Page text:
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40 Starlink satellites doomed by geomagnetic storm

SpaceX is reporting 40 Starlink satellites doomed to reentry. In contrast to a natural meteor, a satellite reentry looks more like cluster of bright points, all moving in the same direction, leaving streaks behind them. Within those streaks, you might see a “pop” of light, as a chunk of artificial debris vaporizes. This image shows a reentering artificial satellite, in this case caught on video during ESA’s Jules Verne ATV re-entry observation campaign in 2008. Image via ESA/

SpaceX reported last night (February 8, 2022) in its Updates area that 40 of the 49 Starlink satellites it launched to low Earth orbit on February 3 are now doomed by a geomagnetic storm. Such storms are disturbances in Earth’s magnetic field caused by activity on the sun. The satellites were part of SpaceX’s grand plan to launch thousands of Starlink satellites for global internet access.

Geomagnetic storms result from explosive events on the sun, called solar flares. These events have the potential to hurtle charged solar particles across space to the Earth. The impact causes a geomagnetic storm, an event associated with Earth’s beautiful auroras or northern lights. But these events also cause Earth’s atmosphere to warm and “puff up.” Low-orbiting satellites will feel increased atmospheric drag in an atmosphere puffed up during a geomagnetic storm.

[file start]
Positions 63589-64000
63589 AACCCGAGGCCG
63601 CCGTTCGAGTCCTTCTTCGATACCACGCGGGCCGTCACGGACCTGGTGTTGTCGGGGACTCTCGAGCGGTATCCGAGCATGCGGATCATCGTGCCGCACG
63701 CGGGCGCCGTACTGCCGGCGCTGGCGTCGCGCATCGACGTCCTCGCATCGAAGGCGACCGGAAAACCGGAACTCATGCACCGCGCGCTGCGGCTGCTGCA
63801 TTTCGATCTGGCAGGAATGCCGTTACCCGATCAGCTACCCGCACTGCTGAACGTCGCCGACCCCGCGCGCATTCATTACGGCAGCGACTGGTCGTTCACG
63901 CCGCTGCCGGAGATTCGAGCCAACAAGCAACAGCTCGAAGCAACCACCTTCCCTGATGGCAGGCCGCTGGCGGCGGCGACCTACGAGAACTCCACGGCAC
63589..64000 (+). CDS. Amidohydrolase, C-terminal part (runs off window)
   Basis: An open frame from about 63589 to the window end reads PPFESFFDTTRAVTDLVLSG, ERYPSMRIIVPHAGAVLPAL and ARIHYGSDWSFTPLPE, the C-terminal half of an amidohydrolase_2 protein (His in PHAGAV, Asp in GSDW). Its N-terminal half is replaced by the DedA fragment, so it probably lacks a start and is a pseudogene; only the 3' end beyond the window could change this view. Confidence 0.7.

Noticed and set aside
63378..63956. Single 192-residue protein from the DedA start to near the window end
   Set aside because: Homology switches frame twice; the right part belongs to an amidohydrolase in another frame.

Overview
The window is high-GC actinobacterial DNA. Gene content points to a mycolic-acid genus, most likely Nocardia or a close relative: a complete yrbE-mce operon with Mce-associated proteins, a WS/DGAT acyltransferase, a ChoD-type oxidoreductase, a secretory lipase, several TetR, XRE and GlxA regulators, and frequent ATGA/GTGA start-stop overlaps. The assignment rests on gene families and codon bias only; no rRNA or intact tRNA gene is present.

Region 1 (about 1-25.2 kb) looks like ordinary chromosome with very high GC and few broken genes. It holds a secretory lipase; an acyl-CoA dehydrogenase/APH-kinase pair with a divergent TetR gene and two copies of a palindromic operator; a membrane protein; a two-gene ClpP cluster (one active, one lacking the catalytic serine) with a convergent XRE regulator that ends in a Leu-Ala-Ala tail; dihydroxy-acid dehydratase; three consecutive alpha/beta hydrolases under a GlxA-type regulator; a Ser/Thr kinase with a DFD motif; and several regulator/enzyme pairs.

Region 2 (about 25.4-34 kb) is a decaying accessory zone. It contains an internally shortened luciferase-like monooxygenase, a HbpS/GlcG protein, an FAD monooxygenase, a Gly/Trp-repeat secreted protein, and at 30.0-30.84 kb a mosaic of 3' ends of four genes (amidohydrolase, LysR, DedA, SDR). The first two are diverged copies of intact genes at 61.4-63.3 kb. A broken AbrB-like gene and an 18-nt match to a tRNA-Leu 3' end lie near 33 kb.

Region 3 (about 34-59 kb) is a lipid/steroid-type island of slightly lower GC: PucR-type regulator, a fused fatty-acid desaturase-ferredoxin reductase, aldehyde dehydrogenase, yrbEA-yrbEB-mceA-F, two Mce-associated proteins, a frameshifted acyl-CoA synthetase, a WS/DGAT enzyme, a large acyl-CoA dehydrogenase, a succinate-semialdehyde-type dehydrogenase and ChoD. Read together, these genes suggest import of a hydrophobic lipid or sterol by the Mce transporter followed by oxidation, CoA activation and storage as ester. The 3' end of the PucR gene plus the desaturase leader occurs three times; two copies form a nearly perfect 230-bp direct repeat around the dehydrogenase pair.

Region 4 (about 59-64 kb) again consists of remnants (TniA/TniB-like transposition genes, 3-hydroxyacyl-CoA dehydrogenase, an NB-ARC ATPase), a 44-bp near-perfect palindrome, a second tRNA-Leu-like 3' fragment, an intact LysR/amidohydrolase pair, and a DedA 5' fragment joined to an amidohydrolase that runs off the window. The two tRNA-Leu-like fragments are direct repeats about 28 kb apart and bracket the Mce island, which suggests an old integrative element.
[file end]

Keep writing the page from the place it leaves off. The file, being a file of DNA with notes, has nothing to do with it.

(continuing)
But to no avail.

More geomagnetic storms expected

SpaceX added that the deorbiting satellites:

By the way, the sun is currently in the rising part of its 11-year sunspot cycle (Solar Cycle 25). In other words, solar activity is on an upswing and can be expected to increase in the coming years.

In January 2022, SpaceX passed a 2,000-satellite milestone with its Starlink mission. The overall plan for thousands of Starlink satellites in low Earth orbit has caused controversy in the astronomy community.

Bottom line: On Thursday, February 3, 2022, a SpaceX Falcon 9 launched 49 Starlink satellites to low Earth orbit from Kennedy Space Center in Florida. SpaceX reported on February 8 that at least 40 of those satellites “will reenter or already have reentered the Earth’s atmosphere” due to a geomagnetic storm.

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